I ended up grabbing numbers within the ranges above, and now my mode switch is set up as follows:
  • AGILITY - Switch UP: +0
  • INTERMEDIATE - Switch MIDDLE: +50
  • STABILITY - Switch DOWN: +100
  • PANIC - Momentary Switch: +150

As mentioned I have no clue why the normal number ranges aren't working for me, but wanted to post this here in case anyone else runs across this scenario. If it matters, I'm using the X10S Express radio with the multi-protocol module on the latest firmware.
Any chance you'd have the file for it? I have the exact same radio (with the jumper multi-module) and am kind of struggling to set it up, I'm new to both helis and opentx. Got it to work to the point that it flew but the tail waggle was really bad and the modes didn't work. I have been using my dx7s but would be nice to use the horus.
Jan 21, 2020, 09:12 PM
Haway the lads!
I am contemplating getting one of these.
I have not flown a heli since the summer before last (I think ).

How does the 150s compare flight wise to the 180CFX?

I kind of liked my 180 but it always felt a like the power to weight ratio was on a little on the heavy side. Is the 150 the same, reading through the thread it sounds like the 150s might actually fly better.

Gonna dig through my spares for my 180 at the weekend and see if I can get her flying.
But the 150s might be just the thing to get my enthusiasm back.

What do you guys reckon, get a 150s or just fix the 180 and stick with that?
Jan 21, 2020, 09:20 PM
I strongly recommend the 150s over the 180CFX. It is more powerful because it is 15% lighter and it does not have to drive the tail. It is also much more durable and reliable because you do not have the tail components to worry about.
Jan 21, 2020, 11:20 PM
Registered User
Thread OP
Quote:
Originally Posted by warrenx
I am contemplating getting one of these.

I have not flown a heli since the summer before last (I think ).



How does the 150s compare flight wise to the 180CFX?



I kind of liked my 180 but it always felt a like the power to weight ratio was on a little on the heavy side. Is the 150 the same, reading through the thread it sounds like the 150s might actually fly better.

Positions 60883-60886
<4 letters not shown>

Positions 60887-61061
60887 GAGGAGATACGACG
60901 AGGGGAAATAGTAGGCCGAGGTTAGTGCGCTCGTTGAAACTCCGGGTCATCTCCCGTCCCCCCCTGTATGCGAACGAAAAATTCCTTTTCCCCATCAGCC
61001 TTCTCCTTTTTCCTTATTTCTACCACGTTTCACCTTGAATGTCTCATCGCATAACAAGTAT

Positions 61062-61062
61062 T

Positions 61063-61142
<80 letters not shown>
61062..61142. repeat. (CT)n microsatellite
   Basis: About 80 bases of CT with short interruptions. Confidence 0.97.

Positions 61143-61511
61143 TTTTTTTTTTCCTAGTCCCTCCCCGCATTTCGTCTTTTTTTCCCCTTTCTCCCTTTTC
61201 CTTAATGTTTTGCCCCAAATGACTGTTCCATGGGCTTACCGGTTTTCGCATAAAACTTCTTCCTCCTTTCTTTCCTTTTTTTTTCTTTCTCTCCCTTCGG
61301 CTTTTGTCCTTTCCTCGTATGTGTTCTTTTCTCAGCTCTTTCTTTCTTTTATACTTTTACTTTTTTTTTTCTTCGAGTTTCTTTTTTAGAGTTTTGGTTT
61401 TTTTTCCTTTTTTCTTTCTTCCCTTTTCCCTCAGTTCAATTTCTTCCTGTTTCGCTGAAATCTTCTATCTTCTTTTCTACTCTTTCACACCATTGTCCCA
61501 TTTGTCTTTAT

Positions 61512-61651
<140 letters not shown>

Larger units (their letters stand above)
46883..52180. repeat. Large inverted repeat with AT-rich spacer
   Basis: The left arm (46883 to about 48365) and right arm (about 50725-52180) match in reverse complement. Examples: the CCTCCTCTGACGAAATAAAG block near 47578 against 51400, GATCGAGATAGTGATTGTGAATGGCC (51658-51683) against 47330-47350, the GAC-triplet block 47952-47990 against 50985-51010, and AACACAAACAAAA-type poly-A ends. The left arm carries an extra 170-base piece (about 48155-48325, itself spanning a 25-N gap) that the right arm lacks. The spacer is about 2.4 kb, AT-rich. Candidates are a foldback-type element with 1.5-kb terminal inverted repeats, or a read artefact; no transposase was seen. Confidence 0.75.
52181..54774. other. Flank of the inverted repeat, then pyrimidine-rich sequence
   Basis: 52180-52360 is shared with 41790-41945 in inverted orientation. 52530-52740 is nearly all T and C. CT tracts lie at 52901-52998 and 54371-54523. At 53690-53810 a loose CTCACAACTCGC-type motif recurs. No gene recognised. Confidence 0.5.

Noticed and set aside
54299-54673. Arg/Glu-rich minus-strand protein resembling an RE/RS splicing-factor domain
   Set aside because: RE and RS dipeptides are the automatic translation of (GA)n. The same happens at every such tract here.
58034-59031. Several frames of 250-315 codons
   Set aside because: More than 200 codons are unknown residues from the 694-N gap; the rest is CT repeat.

Gonna dig through my spares for my 180 at the weekend and see if I can get her flying.

But the 150s might be just the thing to get my enthusiasm back.



What do you guys reckon, get a 150s or just fix the 180 and stick with that?

TBH, both may work well.

150S give you similar setup of 180CFX without the nuisances of tail maintenance...with upgraded electronics and share most parts of 180CFX. A bit lighter and more durable too.

I donít own a 180CFX so canít compare their flight characteristics. But 180CFX is still a great heli of its size despite all the pros and cons from historical comments.

I would recommend 150S if you want to have something reliable for daily flying and donít need super precise tail hold requirements (still, variable pitch tail is better on that aspect). It may not be the best flyer (when compared against M2/Align T-300X/etc.), but it can surely help you go through the learning curve without too much maintenance time and cost.


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Jan 22, 2020, 03:44 AM
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PaulB's Avatar
I have both (180 and 150) and prefer the 150.
I find that the 180 flies very aggressively (maybe my set-up) and the 150 seems to be softer but with , if anything, more power. Hard to explain but generally the 150 feels more tuned-in out of the box than I ever got the 180, even after fitting a Brain FBL but it is probably a bit like boxer shorts, pizza and ladies, what one man loves, another doesn't like.....

Paul
Latest blog entry: Just To Say Hello.......